“We also use the same com­bine for every­thing but we need to clean it care­ful­ly.” Cere­als are cut around the end of June, while the legumes are cut in July. “At the moment we don’t have sep­a­rate clean­ing machin­ery for gluten-free legumes, so that will be the next invest­ment.”

Around 250ha of the farm goes down to a herbal grass mix, which is either grazed or cut for hay to feed the 200 Chi­an­i­na beef cat­tle.

Pro­cess­ing and pack­ing

The grain store sits along­side the small pro­cess­ing facil­i­ties, with 10 silos for dif­fer­ent prod­ucts and tem­per­a­ture-con­trolled stor­age at 18°C. All of the prod­ucts are pro­duced local­ly and packed by hand.

In keep­ing with its organ­ic sta­tus, the farm hosts 50 bee­hives for a local bee­keep­er. It also has access to irri­ga­tion through two lakes, although the cere­als and legumes gen­er­al­ly don’t require it, giv­en that Umbria is one of the wettest coun­ties in Italy, earn­ing it the moniker ‘the green heart of Italy’.

Around 250ha of the farm goes down to a herbal grass mix, which is either grazed or cut for hay to feed the 200 Chi­an­i­na beef cat­tle. This ancient breed is prob­a­bly best known for its use in the recipe Bis­tec­ca alla Fiorenti­na (Flo­ren­tine steak) which use a thick-cut porter­house steak, cooked rare and flavoured sim­ply with salt and pep­per.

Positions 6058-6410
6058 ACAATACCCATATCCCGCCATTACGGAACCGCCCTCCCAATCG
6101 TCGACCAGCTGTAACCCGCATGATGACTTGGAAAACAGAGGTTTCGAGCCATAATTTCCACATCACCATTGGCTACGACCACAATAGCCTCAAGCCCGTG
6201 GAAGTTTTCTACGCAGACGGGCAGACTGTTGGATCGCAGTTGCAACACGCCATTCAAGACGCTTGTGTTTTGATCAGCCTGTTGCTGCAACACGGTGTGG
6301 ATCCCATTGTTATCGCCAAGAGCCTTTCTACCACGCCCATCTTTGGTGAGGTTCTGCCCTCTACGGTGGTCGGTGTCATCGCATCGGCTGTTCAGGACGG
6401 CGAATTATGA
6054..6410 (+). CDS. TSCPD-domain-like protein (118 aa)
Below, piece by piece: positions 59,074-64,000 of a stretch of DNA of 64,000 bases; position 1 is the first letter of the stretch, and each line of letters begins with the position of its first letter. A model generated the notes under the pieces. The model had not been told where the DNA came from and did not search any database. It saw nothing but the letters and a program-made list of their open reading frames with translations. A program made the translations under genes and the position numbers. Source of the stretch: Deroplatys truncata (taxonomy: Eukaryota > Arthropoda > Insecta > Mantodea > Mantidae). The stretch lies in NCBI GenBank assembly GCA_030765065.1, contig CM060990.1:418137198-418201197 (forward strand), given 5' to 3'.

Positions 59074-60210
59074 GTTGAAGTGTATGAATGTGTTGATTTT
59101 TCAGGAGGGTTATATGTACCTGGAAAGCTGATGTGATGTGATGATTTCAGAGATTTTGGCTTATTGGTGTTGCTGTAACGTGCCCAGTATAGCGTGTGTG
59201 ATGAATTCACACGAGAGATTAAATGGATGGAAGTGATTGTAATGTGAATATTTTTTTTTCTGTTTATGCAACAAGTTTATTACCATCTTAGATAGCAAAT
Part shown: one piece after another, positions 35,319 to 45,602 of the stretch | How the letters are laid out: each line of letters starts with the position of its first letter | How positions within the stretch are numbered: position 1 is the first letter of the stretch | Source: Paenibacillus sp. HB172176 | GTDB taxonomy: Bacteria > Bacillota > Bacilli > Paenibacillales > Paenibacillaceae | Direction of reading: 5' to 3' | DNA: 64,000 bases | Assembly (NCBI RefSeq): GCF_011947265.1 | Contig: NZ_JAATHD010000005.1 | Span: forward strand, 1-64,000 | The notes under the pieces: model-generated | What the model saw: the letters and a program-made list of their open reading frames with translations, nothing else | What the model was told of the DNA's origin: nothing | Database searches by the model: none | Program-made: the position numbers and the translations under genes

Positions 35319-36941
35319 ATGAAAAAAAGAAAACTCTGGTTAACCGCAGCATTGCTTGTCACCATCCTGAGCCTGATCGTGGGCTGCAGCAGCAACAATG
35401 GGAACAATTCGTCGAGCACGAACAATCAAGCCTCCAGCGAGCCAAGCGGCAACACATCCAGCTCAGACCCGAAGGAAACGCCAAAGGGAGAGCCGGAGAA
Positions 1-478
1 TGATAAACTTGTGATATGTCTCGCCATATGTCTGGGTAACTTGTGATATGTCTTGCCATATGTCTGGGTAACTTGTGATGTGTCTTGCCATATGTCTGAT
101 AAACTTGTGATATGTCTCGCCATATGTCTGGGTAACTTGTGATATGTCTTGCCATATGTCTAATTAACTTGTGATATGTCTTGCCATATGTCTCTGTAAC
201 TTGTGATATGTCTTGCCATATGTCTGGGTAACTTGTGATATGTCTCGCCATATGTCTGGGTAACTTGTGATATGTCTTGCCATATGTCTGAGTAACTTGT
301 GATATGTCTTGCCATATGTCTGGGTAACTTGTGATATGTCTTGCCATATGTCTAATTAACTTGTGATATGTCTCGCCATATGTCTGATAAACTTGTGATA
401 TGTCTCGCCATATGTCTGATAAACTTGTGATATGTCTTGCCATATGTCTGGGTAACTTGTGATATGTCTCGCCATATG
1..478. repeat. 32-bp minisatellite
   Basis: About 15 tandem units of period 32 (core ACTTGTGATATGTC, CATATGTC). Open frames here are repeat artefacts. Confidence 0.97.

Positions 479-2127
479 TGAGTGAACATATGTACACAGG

We believe in organ­ic for our food, and feel it’s real­ly impor­tant for the envi­ron­ment – we hope it will be the future for our peo­ple.

Andrea Alber­ti

“We calve all year round and keep two dairy cows as suck­lers as the Chi­an­i­na don’t pro­duce much milk – the calves just suck­le the dairy cows direct,” says Andrea. “We’ve got two bulls and fin­ish the prog­e­ny at around 20 months old off grass – we don’t feed any con­cen­trates.”

In a bid to close the loop, the fam­i­ly plans to open a restau­rant in the tiny vil­lage of San Venan­zo, where they already run farm-stay accom­mo­da­tion. “There are only 24 inhab­i­tants in the vil­lage; we’ve got five agri­t­ur­is­mo apart­ments and are ren­o­vat­ing the dilap­i­dat­ed old house too. We believe in organ­ic for our food, and feel it’s real­ly impor­tant for the envi­ron­ment – we hope it will be the future for our peo­ple.”

Fur­ther infor­ma­tion